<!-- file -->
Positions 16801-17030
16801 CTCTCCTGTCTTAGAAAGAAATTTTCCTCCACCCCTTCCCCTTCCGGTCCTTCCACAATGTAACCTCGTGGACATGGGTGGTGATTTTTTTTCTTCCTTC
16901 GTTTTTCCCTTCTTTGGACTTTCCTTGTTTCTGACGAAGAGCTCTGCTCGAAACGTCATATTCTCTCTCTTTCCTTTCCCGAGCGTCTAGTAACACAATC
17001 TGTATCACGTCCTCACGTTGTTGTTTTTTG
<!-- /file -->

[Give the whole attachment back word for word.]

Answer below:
Positions 16801-17030
16801 CTCTCCTGTCTTAGAAAGAAATTTTCCTCCACCCCTTCCCCTTCCGGTCCTTCCACAATGTAACCTCGTGGACATGGGTGGTGATTTTTTTTCTTCCTTC
16901 GTTTTTCCCTTCTTTGGACTTTCCTTGTTTCTGACGAAGAGCTCTGCTCGAAACGTCATATTCTCTCTCTTTCCTTTCCCGAGCGTCTAGTAACACAATC
17001 TGTATCACGTCCTCACGTTGTTGTTTTTTG